When cofounder of Y-Combinator Paul Graham’s interview to The Information was published, it immediately hit the headlines with his statements like “God knows what you would do to get 13 year old girls interested in computers. I would have to stop and think about that” and “We can’t make these women look at the world through hacker eyes and start Facebook because they haven’t been hacking for the past 10 years”. However, it is a fact that there are fewer women taking the plunge into coding.
It’s not that women do not code, the issue is that they do not come out in the open. Today there are numerous websites for women coders ONLY. They have taken up the initiative to encourage them to don their hacking caps and be proud about it.
Initiatives like She++, Lesbians who Tech, Pyladies, Girls who code have been giving a shout out to women who love tech. Although nowhere is it put up that women shouldn’t code, the acceptability has been denied for a long time. Good part is, tables have turned now. There are events and hackathons happening across the globe- many of them specifically for girls.
Recently, we got to meet the organizers of the upcoming Anita Borg Institute Grace Hopper Celebration of women in computing (India) event. It was encouraging as well as overwhelming to see so many tech ladies gathered together to celebrate women technologists. ABI has been built around the belief, as it quotes, “women are vital to building technology that the world needs”.
All of these events, summits and communities aim at extending a hand of kinship to women who love tech. There are plenty of established women technologists who serve as an inspiration. Anita Borg is one of them who did a lot to bring in women to be not just a part of this tech revolution but be an active contributor. Anita Borg’s efforts have been encouraging women technologists to become leaders in their fields as well!
Inspite of so many Initiatives, we see very few women becoming leaders and realizing their full potential. It seems that their career growth gets stalled before they reach the top. While we were trying to figure out why, Chief Operating officer of Facebook Sheryl Sandberg published her “Lean In” – A book that deals with the reasons and causes for this abrupt pause. She also talks about enough solutions that can help women ultimately achieve their potential. Sheryl is listed among the 50 most powerful women in Business and also comes in the list of 100 most influential people in the world. Her TED talk had become phenomenal when she professed that women, unintentionally, pull back. Sheryl motivated women to “sit at the table”, take up the challenge, chase and pursue their goals. Lean In, blended with humour and knowledge, makes a wonderful journey from what women cannot do to what they can do.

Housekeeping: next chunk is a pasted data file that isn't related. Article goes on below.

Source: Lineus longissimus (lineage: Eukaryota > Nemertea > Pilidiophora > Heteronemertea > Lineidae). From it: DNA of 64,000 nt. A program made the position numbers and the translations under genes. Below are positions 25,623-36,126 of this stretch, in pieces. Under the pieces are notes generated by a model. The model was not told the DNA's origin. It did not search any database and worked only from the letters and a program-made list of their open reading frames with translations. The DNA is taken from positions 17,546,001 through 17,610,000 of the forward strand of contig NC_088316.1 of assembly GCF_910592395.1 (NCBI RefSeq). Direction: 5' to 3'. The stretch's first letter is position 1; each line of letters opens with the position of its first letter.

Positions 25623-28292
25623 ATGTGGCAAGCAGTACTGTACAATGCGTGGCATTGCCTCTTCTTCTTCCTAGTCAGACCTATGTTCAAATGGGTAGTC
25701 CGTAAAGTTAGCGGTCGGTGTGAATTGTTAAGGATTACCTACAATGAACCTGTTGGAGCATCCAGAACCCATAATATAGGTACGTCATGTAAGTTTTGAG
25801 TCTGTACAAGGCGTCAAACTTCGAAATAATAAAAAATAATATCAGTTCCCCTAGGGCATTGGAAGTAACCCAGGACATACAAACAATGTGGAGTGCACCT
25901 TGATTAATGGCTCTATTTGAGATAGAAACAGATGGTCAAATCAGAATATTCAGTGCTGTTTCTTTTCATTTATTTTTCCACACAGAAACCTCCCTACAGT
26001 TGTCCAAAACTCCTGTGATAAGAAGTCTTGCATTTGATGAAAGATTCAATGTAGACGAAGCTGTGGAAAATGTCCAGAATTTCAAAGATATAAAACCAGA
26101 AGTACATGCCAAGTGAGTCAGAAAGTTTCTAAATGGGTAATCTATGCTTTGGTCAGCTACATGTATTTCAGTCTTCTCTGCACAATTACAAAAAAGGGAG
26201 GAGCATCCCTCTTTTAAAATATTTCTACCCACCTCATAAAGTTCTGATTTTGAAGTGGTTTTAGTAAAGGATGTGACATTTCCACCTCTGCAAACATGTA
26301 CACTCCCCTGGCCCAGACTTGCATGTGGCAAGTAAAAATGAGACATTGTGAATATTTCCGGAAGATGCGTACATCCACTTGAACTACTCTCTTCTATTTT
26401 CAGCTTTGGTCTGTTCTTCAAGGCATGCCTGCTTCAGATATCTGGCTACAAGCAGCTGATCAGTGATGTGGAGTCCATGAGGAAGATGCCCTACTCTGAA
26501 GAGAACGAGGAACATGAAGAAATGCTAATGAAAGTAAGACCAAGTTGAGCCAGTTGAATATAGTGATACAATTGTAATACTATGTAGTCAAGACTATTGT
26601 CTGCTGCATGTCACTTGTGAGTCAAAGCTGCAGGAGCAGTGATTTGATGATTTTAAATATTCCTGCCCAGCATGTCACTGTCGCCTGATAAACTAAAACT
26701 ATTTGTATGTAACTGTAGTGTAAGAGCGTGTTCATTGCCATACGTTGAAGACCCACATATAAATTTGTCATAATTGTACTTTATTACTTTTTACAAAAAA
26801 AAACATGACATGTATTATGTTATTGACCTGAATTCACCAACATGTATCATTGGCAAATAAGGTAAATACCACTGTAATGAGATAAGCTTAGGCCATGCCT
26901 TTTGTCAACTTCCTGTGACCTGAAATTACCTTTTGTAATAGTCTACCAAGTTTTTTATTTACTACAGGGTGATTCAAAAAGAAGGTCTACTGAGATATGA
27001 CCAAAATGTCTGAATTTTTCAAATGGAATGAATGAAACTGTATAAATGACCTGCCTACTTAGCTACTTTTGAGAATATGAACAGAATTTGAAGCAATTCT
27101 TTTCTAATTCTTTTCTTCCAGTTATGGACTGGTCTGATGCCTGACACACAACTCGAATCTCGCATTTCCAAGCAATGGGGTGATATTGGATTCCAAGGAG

An infographic from ABI showcases the association of women with computers from 1840s. For more than a century, women have been a part of this tech revolution.
What we need to do now is, spread the word. A little more enthusiasm, some more motivation and initiatives for women can help us increase the number of technologists. We would conclude by putting up an excerpt from “Why we need women who code” published in elle.com where Adda Birnir, Founder of Skillcrush.com speaks.
How she learned to code:
“I taught myself to code five years ago and found the experience so empowering and amazing (and good for my bottom line) that I created a startup [Skillcrush) to help other professional women learn the digital skills they need”.
On being a woman in the field:
“On one hand it’s amazing! What we lack for in numbers we more than make up for in energy. The communities of women in tech that I have come to know are incredible. So supportive, so excited, so wanting to give back. On the other hand, it can just be plain alienating to be navigating a world and industry where there are so few role models to look up to. You don’t realize how much you value having someone to look up to and model yourself after until you don’t have such a person anymore. That all said, there is a little part of me that loves the challenge of being in such a male dominated field. I think, sometimes, it makes me feel even more like I belong, not because I feel especially welcomed all the time, but because I am like, LOOK, if not me then there really aren’t ANY ladies”.
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